We live in a highly polarized society. Everyone has to be right. Everyone should be frightened into submission. Everyone should care if they offend someone else; no matter the personal cost. Sounds like we live in a society run by bullies. If you don’t feel the same way, prepare yourself.
Just reading that first paragraph you’d think I meant politics and hot topics. You’d be wrong. I’m talking about how it feels to live in the autism community and how it feels when people try to tell us how to raise our kids. It’s how we hear the same “theories” and newest “scientific reports” over and over again.
My favorites though are two that go hand in hand with bullying; specifically of our kids. One lies in the theory that autism isn’t “that” bad and we enable our kids by not “pushing” them hard enough. That the worse a child’s autism appears the lazier that parents are. The second lies in the idea that we need to “bully proof” our children by not labeling them and taking that “power” out of the hands of the bully.
Many times the people who have told me or people I know these things have very little understanding of what autism is and why we choose to “label” our child. Often there are no questions for us to why some of us have told our children their diagnosis and explaining what it means for them. Often we are willing to explain and answer or our kids are so that we can eliminate what could snowball out of control.
Recently, while trying to explain to a parent the struggles, our kids have from sensory overload and communicating she couldn’t wrap her head around it all. I tried so hard to stay calm. This person first tried to tell me why the labels are detrimental to our kids. So I tried to explain that while sometimes those labels do hinder our children with people not able to see assets in some cases or deficits in others they do empower our children. I also tried to explain why some people choose to share with the children their diagnosis and sometimes their peers in kind. Empowerment is so huge for our kids but they already feel “weird” in social settings and while it’d be great to “ignore” it, often the explanation of how their brain works is that AHA moment for them to understand. It’s also important for us to tread carefully balancing how they view this. We never want our children to feel “broken” or “unlovable”.
I tried to explain to her how our kids are like MACs trying to work with PC software in a PC world. Just like the software needs to be adjusted in order to work sometimes our kids need some help to adjust to what life is throwing at them. I tried to explain that our kids brains work differently. I even have gone into depth with people in hopes that understanding our kids will show that we are really up against the challenges.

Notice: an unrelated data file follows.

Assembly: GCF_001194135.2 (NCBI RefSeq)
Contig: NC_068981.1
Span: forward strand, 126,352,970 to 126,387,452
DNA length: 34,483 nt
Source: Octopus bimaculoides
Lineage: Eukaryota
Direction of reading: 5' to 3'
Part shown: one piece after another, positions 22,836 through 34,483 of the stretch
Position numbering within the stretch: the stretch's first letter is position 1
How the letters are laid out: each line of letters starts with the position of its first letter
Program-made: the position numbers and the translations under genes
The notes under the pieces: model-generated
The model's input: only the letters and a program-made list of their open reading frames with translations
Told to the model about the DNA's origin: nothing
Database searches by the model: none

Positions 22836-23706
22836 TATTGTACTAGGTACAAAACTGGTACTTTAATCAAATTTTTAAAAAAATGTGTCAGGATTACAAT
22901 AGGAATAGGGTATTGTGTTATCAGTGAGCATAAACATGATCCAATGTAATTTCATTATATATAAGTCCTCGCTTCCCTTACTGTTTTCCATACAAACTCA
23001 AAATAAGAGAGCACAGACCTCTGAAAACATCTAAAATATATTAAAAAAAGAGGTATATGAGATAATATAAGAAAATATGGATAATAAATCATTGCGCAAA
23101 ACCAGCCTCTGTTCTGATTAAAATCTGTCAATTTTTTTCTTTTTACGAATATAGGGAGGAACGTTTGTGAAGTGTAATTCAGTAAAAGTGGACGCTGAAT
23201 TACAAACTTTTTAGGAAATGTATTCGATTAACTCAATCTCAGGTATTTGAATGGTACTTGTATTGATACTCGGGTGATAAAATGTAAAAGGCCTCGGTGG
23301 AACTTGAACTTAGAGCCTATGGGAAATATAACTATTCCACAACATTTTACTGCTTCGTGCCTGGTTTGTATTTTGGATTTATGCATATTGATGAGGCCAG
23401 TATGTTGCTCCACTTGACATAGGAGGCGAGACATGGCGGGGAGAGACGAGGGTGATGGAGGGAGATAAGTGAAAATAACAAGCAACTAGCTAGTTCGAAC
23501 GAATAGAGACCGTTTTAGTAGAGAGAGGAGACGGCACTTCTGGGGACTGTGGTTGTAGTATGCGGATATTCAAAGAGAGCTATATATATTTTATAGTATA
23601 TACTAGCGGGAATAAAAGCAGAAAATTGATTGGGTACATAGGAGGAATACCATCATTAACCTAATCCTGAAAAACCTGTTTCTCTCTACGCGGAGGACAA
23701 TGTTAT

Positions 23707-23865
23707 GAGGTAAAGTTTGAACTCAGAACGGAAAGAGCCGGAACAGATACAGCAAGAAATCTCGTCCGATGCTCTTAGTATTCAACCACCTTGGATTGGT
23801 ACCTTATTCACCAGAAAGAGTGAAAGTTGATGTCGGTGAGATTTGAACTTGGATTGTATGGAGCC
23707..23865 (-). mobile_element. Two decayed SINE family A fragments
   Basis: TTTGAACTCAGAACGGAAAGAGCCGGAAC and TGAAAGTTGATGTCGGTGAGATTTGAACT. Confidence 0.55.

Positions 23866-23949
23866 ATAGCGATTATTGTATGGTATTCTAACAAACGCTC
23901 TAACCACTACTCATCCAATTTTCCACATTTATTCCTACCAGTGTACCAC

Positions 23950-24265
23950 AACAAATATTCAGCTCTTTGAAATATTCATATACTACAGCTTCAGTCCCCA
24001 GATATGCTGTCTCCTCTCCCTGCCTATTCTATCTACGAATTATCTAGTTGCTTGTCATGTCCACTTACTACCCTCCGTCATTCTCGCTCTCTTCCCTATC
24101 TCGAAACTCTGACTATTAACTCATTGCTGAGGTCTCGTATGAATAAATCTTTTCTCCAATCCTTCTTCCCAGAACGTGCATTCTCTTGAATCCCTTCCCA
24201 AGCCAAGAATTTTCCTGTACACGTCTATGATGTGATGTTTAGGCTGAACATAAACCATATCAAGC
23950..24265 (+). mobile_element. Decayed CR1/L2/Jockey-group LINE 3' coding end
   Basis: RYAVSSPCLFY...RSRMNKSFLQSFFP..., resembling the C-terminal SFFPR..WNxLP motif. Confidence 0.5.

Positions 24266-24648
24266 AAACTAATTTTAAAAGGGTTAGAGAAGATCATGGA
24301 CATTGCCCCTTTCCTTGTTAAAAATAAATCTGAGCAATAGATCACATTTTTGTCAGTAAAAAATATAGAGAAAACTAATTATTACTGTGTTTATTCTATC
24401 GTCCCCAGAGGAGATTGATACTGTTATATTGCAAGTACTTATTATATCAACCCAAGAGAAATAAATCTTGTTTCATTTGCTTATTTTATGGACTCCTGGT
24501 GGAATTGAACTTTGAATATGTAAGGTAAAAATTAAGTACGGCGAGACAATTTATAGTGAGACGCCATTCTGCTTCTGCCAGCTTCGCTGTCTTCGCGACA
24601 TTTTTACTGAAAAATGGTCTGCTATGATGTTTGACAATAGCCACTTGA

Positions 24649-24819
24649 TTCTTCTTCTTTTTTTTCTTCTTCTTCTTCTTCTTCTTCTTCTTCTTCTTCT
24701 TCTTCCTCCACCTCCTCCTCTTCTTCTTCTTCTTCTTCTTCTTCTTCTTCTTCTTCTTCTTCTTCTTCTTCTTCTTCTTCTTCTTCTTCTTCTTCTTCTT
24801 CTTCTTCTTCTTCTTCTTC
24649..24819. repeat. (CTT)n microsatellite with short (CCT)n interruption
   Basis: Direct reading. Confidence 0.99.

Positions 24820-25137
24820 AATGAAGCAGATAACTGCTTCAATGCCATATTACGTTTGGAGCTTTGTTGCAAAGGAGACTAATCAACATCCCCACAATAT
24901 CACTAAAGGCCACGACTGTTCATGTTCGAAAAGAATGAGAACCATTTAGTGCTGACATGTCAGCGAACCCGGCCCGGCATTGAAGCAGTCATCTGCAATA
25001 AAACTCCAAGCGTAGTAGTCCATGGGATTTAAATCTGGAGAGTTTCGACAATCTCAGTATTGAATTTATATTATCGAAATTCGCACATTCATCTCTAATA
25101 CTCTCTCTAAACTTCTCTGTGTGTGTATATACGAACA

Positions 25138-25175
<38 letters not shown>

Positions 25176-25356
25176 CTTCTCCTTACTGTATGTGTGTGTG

I also have been known to lose my temper. I’m not proud of those moments. It gets old trying to help others understand sometimes; especially when they are dead set that we are just lazy parents who don’t give our kids enough XYZ to help them through the day or to fend off bullies. It’s a fragile balance we all maintain and there are days we struggle too.
The long and the short of it, compassion and understanding will take everyone far in life. If we all try to teach our children compassion and looking beyond “differences” bullying could disappear quite a bit. If we all quit getting offended by everything and try to be kind instead I think there would be less stress all around.
Let me be perfectly clear on one thing, though, we are used to battles that look bleak. We are used to fighting for our children. We are used to being the voice for them when they have none to use. As a parent of a child on the spectrum, you develop a wherewithal that allows you to be readily available to protect your child with a look. We know how to fight fights that need to be fought and if our children get bullied we will rally to find out a solution.
We try to teach our children about social norms and expectations but their little brains work so much faster than themselves sometimes that they do things on impulse without even realizing it until after the fact. We then work with them to right the wrongs if necessary and help them to understand it so hopefully it doesn’t happen again.
Bullying isn’t tolerated by many of us. And many of us are working towards change. Will you join us?